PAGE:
- Screwdriver Set – A good starter set will come with multiple sizes of both, straight and Philips head types as a minimum. Sets with TORX or multi-tip type screwdriver handles are handy too. The Screwdriver Buying Guide can help to make sense of all the types of screwdrivers out there.
- Drill – Features to look for would be a 3/8” keyless chuck with a variable speed motor. Cordless or corded is fine.
- Drill Bits – a small basic drill index with at least a hand full of sizes that range form 1/8” up to 3/8” is good along with some magnetic bits for driving various fasteners.
- Hammer – Look for a smooth faced hammer with a straight claw and a head that weights around 16 ounces. Check out our Hammer Buying Guide to take the guesswork out the different types that are available.
- Pry Bar – A smaller sized trim pry bar will work well for most folks. Having a pry bar will help to save your screwdrivers which should not be used for prying.
- Adjustable Wrench – Definitely one of those handy to have items for when you can put your finger on what size the fastener head is.
- Wrench Set – This is the type of item that not everyone will need right away but many will benefit from having. Look for both a set of metric and standard (SAE) wrenches. See our Wrench Buying Guide for more insight into these.
- Wire Cutting Pliers – These should be sturdy feeling in your hand and are useful for cutting wires, rope, cord and things craft projects.
- Needle Nose Pliers – These are the ones you use to reach in a tight place to tighten something or use for bending some wire.
- Locking Jaw Pliers – These are often a last resort type of tool for when a fastener’s head gets so messed up that a wrench or a screwdriver will not grip it anymore.
- Allen Wrenches – Though not used very much, they are one of those tools that can’t be substituted by any other. We like the folding style sets where they are all attached to a single handle so you can’t loose them.
- Caulk Gun – Everyone has a sink, bathtub or a window that will need to be caulked at some point so you might as well get one of these now and have it handy. The lowest cost versions of these will work just fine.
- Clamps – These come in very helpful when fixing a broken toy or piece of furniture. Clamps help to hold things together until the glue dries or the fasteners in place. There is a wide variety of types and styles available, but we feel the most versatile are the 12” Quick Grips made by Irwin tools.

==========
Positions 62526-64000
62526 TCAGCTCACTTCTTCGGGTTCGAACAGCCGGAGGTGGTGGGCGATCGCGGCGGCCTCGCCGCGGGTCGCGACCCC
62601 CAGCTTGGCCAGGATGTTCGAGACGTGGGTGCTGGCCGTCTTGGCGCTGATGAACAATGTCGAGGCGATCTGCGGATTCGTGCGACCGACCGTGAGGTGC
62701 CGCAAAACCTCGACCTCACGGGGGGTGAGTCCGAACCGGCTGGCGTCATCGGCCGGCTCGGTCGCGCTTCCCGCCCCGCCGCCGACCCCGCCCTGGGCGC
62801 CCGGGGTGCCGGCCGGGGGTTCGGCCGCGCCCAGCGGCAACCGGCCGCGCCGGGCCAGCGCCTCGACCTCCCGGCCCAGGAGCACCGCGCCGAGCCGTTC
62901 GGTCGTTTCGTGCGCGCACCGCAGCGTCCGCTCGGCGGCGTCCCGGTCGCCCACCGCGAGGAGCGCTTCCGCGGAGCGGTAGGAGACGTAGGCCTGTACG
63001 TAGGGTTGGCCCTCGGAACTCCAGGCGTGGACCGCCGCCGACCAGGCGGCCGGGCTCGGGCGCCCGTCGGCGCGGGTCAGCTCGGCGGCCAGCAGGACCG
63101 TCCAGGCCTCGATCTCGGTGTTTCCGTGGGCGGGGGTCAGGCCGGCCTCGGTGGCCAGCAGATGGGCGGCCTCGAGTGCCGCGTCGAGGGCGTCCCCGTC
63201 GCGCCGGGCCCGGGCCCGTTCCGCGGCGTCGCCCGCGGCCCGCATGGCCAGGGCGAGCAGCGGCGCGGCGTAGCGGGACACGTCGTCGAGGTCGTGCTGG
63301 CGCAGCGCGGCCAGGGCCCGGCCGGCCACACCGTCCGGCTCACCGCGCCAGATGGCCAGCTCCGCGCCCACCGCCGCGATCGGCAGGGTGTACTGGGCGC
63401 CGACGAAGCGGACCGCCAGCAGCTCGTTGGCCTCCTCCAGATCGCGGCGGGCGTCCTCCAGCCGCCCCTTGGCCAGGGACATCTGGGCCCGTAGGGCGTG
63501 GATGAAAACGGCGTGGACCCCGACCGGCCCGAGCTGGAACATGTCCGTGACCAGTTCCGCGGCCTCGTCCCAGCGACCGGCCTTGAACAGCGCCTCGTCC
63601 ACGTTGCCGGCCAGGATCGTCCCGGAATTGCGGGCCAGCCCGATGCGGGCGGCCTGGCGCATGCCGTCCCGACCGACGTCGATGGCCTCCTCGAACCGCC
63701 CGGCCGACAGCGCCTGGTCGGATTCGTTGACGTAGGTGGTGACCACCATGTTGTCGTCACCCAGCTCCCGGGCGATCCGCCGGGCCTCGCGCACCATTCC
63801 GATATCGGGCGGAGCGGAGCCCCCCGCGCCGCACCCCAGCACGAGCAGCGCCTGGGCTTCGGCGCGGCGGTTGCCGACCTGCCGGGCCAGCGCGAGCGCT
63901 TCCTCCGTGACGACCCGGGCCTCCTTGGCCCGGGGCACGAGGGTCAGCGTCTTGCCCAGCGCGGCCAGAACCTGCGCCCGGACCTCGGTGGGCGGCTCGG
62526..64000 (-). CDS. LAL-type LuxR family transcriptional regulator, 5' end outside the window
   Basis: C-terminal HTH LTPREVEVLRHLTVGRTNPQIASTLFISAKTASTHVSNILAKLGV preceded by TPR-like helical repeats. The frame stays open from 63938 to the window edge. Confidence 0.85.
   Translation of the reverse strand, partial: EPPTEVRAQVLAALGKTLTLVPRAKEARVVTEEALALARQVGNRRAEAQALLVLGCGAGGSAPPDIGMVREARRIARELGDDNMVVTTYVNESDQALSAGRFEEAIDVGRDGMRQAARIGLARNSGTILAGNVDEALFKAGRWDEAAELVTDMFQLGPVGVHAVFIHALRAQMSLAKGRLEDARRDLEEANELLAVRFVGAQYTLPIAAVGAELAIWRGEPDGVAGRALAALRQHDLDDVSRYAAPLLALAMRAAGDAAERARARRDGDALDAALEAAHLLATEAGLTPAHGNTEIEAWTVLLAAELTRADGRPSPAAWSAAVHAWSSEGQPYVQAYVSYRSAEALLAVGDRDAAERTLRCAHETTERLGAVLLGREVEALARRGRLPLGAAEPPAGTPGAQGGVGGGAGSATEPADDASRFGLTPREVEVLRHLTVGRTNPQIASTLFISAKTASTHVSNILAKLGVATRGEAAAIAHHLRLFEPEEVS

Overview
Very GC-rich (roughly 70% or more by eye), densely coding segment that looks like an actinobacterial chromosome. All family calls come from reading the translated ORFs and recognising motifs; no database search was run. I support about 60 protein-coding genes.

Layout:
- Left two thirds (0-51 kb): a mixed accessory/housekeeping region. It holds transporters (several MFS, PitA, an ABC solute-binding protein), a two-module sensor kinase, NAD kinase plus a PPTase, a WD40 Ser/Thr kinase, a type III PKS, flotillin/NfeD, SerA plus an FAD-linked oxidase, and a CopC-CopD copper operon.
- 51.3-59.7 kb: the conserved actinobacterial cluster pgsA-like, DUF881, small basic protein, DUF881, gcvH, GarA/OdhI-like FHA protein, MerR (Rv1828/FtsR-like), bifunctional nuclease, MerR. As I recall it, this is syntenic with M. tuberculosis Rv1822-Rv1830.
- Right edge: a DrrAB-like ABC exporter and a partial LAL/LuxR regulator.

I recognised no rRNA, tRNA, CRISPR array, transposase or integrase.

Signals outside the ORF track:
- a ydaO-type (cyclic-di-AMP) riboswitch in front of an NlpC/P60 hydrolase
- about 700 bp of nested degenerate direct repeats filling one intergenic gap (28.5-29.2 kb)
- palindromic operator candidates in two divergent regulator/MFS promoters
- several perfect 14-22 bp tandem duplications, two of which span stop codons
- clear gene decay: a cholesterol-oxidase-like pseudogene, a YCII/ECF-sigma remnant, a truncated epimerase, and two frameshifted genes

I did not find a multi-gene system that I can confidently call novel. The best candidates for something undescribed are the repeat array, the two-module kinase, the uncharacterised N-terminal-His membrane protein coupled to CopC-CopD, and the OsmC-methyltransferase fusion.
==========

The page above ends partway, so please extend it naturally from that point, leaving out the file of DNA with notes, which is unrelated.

- Paint Brushes – Good to have for touchups and projects. We suggest at least one high-quality 3 inch brush along with a variety of smaller sized disposable chip brushes.
- Chisels – Look for a 3/4” wood chisel which can be use for things like adjusting the strike plate location on a door to removing old caulk.
- Putty Knife – Handy for spreading fillers and for removing loose paint.
- Sanding Block – A rubber 1/4 sheet sanding block is the most convenient size to keep around.
These are the things that you will find helpful to have around and will use up.
- Easy Anchors – Pick up a variety pack that will allow you to hang and attach things to a wall with extreme ease and holding power.
- Nails and Screws – Small kits are often sold that house various fasteners in different lengths and sizes in a convenient plastic case.
- Duct Tape – From what we have seen, this stuff can temporally fix almost everything. Like holding the bumper on your car after a fender bender to fixing a broken chair back.
- Masking Tape – Good for paint so you keep a nice straight line, but also used for a host of other things around the house.
- Electrical Tape – Not used as much, this tape is usually black in color, waterproof and works well to insulate exposed wires like on your vacuum cleaner cord after you have sucked it up a few times and pulled it back out.
- Caulk – There are two types of caulk to keep on hand, one is painters or Alex caulk which is good for fixing cracks in trim and drywall. The other is a silicone base caulk for your sinks, tubs or windows. All caulks are labeled for their use.
- Sand Paper – Get a variety pack that has rough, medium and fine grids because you will never know what you might need to sand.
- Clean rags – Good for clean up, applying stain, protecting surfaces and detailing your car.
While this list is not necessarily exclusive of what you need, it will definitely get you on a good start to where you will be able to tackle most simple and even some more complicate home projects. Half the battle to doing things is often having the tools to do them. For some of the bigger tools, rather then buying them right off, you can start by borrowing or renting them so that you get a feel for what you like and that way you don’t have to break the bank in the process.